QUESTION:

Is Anne Arundel County on the right track environmentally? COUNTY EXECUTIVE DEMOCRAT

(1 seat) Patricia Aiken Dennis Callahan Michael F. Gilligan Theodore Sophocleus Patricia Aiken 501 Epping Forest Rd., Annapolis Age: 68

Civic activist and politician; member, Maryland House of Delegates, 1975-79; member, Environmental Matters Committee, Environmental Research Guidance Committee, Maryland Power Plant Siting Committee and Central Maryland Health Systems Agency; first woman supervisor, Anne Arundel County Soil Conservation Board; first president, Anne Arundel County Women's Political Caucus; helped get Maryland Grading and Sedimentation Control Law passed; founding member, General's Highway Protective Association; Democratic nominee for Congress, 1982; secretary, Anne Arundel County Maryland Environmental Trust; member, East/West Bypass Committee; delegate, Democratic National Convention, 1980; attended University of Maryland and other universities; married, with two children.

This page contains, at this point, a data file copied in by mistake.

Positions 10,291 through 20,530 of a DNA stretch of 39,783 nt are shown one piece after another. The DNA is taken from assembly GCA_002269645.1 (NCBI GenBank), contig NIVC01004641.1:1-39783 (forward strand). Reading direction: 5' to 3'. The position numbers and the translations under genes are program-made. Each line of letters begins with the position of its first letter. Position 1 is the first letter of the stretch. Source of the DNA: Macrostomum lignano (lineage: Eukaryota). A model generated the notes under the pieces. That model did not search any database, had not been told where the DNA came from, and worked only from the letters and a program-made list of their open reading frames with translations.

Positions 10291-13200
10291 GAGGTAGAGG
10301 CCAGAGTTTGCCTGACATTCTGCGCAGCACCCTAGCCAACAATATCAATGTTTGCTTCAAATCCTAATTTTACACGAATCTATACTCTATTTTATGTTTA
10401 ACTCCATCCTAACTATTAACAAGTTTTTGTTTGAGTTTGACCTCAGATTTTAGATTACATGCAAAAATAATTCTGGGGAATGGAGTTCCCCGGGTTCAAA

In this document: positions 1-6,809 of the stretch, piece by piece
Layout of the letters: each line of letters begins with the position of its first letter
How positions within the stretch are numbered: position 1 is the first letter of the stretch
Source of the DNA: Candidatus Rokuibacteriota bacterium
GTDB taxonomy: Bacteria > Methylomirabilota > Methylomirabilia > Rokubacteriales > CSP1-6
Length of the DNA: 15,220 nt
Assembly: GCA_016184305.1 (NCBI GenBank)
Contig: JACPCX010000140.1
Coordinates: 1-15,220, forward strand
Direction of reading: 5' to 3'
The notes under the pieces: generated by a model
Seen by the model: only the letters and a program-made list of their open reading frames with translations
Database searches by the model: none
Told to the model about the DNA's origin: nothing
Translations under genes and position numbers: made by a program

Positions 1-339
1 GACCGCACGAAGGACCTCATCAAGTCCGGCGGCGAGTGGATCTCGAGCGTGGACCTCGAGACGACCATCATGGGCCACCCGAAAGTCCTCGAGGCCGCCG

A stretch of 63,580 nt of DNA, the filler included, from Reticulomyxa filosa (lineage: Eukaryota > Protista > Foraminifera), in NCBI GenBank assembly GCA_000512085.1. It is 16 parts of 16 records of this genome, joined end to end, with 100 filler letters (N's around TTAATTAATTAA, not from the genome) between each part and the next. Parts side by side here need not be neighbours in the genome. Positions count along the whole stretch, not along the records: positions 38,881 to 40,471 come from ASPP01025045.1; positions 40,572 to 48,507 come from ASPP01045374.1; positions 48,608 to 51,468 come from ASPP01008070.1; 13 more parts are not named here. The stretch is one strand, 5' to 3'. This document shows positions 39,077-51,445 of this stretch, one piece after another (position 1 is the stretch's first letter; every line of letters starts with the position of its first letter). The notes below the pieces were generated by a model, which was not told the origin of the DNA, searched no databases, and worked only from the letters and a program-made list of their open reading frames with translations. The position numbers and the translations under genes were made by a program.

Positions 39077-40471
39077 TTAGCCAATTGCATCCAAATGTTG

We have good environmental laws on the books, but we have not yet had an executive who understands how to implement them. In minor cases, builders are nit-picked to death; in major cases, the bulldozers roar on. Ours is land at the edge of the water, with highly erodible soil, yet I have recently toured vast, newly bulldozed areas. The current planning and zoning office is not doing a good job of protecting the environment. County rubble landfills -- north, south and west -- allow out-of-state dumpers. Citizen activism must be strong to succeed in an adversarial role. Togetherness by the county, builders and citizens is needed. Zoning laws need to be tightened and the zoning appeals boards must be localized. Land needs to be zoned by topography, not squares. Innovative, comprehensive recycling is a must. We should rehab older areas for affordable housing before bulldozing farmland. Dennis Callahan 300 Burnside St., Annapolis Age: 49